Sturgeon egg studies to help inform future habitat restoration

“It’s an interesting, challenging issue,” says Steve McAdam

Saik’uz First Nation Coun. Jasmine Thomas and Chief Priscilla Mueller speak about the need for addiction treatment facility near Vanderhoof, March 2021. (Aman Parhar/Omineca Express)
Vanderhoof addiction treatment centre tries again with ministry support

Agriculture minister insists she is not interfering in land commission

At an outdoor drive-in convocation ceremony, Mount Royal University bestows an honorary Doctor of Laws on Blackfoot Elder and residential school survivor Clarence Wolfleg in Calgary on Tuesday, June 8, 2021. THE CANADIAN PRESS/Jeff McIntosh
‘You didn’t get the best of me’: Residential school survivor gets honorary doctorate

Clarence Wolfleg receives honorary doctorate from Mount Royal University, the highest honour the school gives out

Canadian Prime Minister Justin Trudeau participates in a plenary session at the G7 Summit in Carbis Bay, England on Friday June 11, 2021. THE CANADIAN PRESS/Adrian Wyld
Canada donating 13M surplus COVID-19 vaccine doses to poor countries

Trudeau says the government will pay for 87 million shots to be distributed to poor countries

Indigenous Services Minister Marc Miller is seen during a news conference, Wednesday May 19, 2021 in Ottawa. THE CANADIAN PRESS/Adrian Wyld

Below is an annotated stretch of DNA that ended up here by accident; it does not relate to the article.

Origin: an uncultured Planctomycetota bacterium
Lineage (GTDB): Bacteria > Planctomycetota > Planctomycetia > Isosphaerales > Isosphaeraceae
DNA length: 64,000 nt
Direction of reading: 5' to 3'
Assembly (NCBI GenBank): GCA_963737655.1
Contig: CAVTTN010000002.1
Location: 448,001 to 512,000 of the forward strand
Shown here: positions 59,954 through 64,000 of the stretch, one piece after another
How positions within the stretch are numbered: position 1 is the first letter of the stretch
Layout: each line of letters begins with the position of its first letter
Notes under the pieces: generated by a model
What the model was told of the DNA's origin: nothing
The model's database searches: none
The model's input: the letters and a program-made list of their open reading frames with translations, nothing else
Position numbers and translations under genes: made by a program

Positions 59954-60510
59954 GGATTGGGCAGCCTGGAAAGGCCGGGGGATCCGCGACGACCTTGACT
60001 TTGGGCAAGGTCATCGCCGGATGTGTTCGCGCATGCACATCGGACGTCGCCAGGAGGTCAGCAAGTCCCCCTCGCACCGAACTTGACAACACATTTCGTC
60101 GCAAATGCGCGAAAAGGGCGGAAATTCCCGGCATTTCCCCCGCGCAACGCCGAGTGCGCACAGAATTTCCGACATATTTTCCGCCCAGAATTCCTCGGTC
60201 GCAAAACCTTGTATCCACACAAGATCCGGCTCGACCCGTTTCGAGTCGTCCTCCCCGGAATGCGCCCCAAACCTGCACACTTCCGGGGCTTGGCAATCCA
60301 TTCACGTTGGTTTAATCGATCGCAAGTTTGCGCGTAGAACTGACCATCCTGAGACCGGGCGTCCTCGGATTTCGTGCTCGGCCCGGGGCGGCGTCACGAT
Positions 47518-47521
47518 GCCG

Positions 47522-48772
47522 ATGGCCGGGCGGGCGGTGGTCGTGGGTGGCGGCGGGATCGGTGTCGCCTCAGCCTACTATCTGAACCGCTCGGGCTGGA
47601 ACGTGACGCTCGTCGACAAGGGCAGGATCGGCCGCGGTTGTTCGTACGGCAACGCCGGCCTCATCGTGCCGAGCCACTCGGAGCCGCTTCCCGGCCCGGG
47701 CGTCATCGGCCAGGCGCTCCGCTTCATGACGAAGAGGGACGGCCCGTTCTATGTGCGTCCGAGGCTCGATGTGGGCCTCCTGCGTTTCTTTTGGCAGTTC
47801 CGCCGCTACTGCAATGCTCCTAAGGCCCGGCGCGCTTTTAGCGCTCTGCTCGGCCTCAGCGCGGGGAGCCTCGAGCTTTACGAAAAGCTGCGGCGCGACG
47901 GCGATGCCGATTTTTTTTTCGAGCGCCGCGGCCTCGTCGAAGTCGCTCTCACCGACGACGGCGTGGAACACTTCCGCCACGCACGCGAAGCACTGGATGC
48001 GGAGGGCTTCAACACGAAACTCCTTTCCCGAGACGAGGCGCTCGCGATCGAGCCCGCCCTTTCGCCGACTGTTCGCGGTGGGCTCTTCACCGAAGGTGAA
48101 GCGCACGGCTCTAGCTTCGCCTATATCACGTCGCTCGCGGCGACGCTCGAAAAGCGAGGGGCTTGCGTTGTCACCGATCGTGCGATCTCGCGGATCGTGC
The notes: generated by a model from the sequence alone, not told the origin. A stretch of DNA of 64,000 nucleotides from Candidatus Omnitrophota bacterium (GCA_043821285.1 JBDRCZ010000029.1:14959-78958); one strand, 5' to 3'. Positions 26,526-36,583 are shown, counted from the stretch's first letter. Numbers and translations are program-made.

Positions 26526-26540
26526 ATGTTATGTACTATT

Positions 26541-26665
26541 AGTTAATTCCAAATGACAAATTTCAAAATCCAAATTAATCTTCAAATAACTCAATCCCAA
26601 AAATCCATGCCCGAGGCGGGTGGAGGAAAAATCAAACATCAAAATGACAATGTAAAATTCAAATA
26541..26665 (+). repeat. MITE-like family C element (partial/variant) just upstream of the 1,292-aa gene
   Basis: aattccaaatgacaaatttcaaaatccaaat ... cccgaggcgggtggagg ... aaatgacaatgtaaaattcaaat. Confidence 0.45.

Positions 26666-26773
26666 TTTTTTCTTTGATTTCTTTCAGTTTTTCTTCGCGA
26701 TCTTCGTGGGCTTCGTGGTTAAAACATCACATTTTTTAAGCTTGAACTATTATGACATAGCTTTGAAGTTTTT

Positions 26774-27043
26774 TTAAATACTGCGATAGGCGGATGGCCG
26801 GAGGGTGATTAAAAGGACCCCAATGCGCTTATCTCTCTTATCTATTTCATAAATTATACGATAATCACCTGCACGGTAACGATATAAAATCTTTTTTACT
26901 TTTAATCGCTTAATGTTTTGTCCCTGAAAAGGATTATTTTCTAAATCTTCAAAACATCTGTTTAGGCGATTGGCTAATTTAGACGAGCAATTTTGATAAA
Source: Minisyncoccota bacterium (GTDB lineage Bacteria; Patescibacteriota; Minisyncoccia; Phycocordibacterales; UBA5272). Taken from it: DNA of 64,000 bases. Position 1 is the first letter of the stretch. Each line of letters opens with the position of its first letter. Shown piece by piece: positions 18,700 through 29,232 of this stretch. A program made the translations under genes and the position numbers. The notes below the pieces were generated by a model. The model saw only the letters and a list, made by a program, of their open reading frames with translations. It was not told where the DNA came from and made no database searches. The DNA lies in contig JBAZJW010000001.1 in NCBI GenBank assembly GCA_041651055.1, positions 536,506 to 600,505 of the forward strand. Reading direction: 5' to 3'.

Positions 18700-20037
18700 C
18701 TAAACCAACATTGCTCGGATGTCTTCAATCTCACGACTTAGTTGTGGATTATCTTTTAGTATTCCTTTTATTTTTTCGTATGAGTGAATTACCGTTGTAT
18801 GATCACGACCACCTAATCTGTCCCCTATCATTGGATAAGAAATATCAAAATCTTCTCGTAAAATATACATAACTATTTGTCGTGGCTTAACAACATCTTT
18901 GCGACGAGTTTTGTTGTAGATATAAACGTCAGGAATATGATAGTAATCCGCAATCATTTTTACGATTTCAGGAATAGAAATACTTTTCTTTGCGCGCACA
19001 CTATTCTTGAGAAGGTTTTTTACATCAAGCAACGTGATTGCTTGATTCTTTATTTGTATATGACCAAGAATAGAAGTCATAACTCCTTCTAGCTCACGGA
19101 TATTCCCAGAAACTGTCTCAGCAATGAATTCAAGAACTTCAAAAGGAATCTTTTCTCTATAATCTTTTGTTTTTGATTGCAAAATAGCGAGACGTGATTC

Indigenous child-welfare battle heads to court despite calls for Ottawa to drop cases

Feds are poised to argue against two Canadian Human Rights Tribunal rulings

The Great Ogopogo Bathtub Race has been held in Summerland as a fundraising event. Do you know which Canadian city introduced this sport? (Black Press file photo)
QUIZ: A summer’s day at the water

How much do you know about boats, lakes and water?

Two-year-old Ivy McLeod laughs while playing with Lucky the puppy outside their Chilliwack home on Thursday, June 10, 2021. (Jenna Hauck/ Chilliwack Progress)
VIDEO: B.C. family finds ‘perfect’ puppy with limb difference for 2-year-old Ivy

Ivy has special bond with Lucky the puppy who was also born with limb difference

A million-dollar ticket was sold to an individual in Vernon from the Lotto Max draw Friday, June 11, 2021. (Photo courtesy of BCLC)
Lottery ticket worth $1 million sold in Vernon

One lucky individual holds one of 20 tickets worth $1 million from Friday’s Lotto Max draw

“65 years, I’ve carried the stories in my mind and live it every day,” says Jack Kruger. (Athena Bonneau)
‘Maybe this time they will listen’: Survivor shares stories from B.C. residential school

Jack Kruger, living in Syilx territory, wasn’t surprised by news of 215 children’s remains found on the grounds of the former Kamloops Indian Residential School

A logging truck carries its load down the Elaho Valley near in Squamish, B.C. in this file photo. THE CANADIAN PRESS/Chuck Stoody
Squamish Nation calls for old-growth logging moratorium in its territory

The nation says 44% of old-growth forests in its 6,900-square kilometre territory are protected while the rest remain at risk

Most Read